Can we harness digital technologies and physiology to hasten genetic gain in US maize breeding?

Diepenbrock CH, Tang T, Jines M, Technow F, Lira S, Podlich D, Cooper M, Messina C

Published: 19 November 2021 in Plant physiology
Keywords: No keywords in Pubmed
Pubmed ID: 34791474
DOI: 10.1093/plphys/kiab527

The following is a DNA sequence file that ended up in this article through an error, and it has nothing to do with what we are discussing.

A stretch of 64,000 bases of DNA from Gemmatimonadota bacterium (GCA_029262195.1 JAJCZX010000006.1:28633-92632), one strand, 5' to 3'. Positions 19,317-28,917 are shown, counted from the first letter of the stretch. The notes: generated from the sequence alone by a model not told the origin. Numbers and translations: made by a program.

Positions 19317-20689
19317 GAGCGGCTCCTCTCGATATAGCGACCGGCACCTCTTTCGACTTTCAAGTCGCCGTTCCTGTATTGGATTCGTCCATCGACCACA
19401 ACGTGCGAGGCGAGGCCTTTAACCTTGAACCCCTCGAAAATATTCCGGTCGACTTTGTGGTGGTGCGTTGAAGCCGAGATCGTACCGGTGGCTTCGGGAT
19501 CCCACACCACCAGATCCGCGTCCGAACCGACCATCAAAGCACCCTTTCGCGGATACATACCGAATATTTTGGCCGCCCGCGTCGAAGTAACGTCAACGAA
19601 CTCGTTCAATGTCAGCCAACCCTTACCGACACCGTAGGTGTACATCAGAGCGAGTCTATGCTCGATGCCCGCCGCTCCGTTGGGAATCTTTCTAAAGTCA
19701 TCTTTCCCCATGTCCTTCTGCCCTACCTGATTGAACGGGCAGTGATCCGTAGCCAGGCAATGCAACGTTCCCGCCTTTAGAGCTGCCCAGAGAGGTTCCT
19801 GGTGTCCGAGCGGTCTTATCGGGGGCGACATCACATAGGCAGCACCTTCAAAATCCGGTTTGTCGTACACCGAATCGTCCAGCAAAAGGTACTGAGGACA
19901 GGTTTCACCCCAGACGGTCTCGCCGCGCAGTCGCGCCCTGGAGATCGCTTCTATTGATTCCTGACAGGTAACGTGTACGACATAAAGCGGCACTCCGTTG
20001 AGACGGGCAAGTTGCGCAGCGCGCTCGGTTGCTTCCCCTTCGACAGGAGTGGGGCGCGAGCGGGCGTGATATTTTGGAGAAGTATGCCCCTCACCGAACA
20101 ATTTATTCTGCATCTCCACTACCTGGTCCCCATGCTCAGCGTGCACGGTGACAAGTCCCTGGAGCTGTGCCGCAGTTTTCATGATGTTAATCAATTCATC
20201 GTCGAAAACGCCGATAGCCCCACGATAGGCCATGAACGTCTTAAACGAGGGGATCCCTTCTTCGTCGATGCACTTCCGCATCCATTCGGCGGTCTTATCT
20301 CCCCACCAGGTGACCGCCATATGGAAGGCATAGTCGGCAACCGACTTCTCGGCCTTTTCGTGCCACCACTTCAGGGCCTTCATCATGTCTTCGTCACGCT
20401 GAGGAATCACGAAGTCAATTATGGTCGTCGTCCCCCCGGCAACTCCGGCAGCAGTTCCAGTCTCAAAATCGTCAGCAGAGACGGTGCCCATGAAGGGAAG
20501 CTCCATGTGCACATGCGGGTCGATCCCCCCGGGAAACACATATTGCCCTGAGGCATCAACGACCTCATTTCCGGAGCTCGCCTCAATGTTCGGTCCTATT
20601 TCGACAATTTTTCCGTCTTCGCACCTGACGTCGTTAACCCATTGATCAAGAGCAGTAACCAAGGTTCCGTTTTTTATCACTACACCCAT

Plant physiology can offer invaluable insights to accelerate genetic gain. However, translating physiological understanding into breeding decisions has been an ongoing and complex endeavor. Here we demonstrate an approach to leverage physiology and genomics to hasten crop improvement. A half-diallel maize (Zea mays) experiment resulting from crossing 9 elite inbreds was conducted at 17 locations in the USA corn belt and 6 locations at managed stress environments between 2017 and 2019 covering a range of water environments from 377 to 760 mm of evapotranspiration and family mean yields from 542 to 1,874 g m-2. Results from analyses of 35 families and 2,367 hybrids using crop growth models linked to whole-genome prediction (CGM-WGP) demonstrated that CGM-WGP offered a predictive accuracy advantage compared to BayesA for untested genotypes evaluated in untested environments (r = 0.43 versus r = 0.27). In contrast to WGP, CGMs can deal effectively with time-dependent interactions between a physiological process and the environment. To facilitate the selection/identification of traits for modeling yield, an algorithmic approach was introduced. The method was able to identify 4 out of 12 candidate traits known to explain yield variation in maize. The estimation of allelic and physiological values for each genotype using the CGM created in silico phenotypes (e.g. root elongation) and physiological hypotheses that could be tested within the breeding program in an iterative manner. Overall, the approach and results suggest a promising future to fully harness digital technologies, gap analysis, and physiological knowledge to hasten genetic gain by improving predictive skill and definition of breeding goals.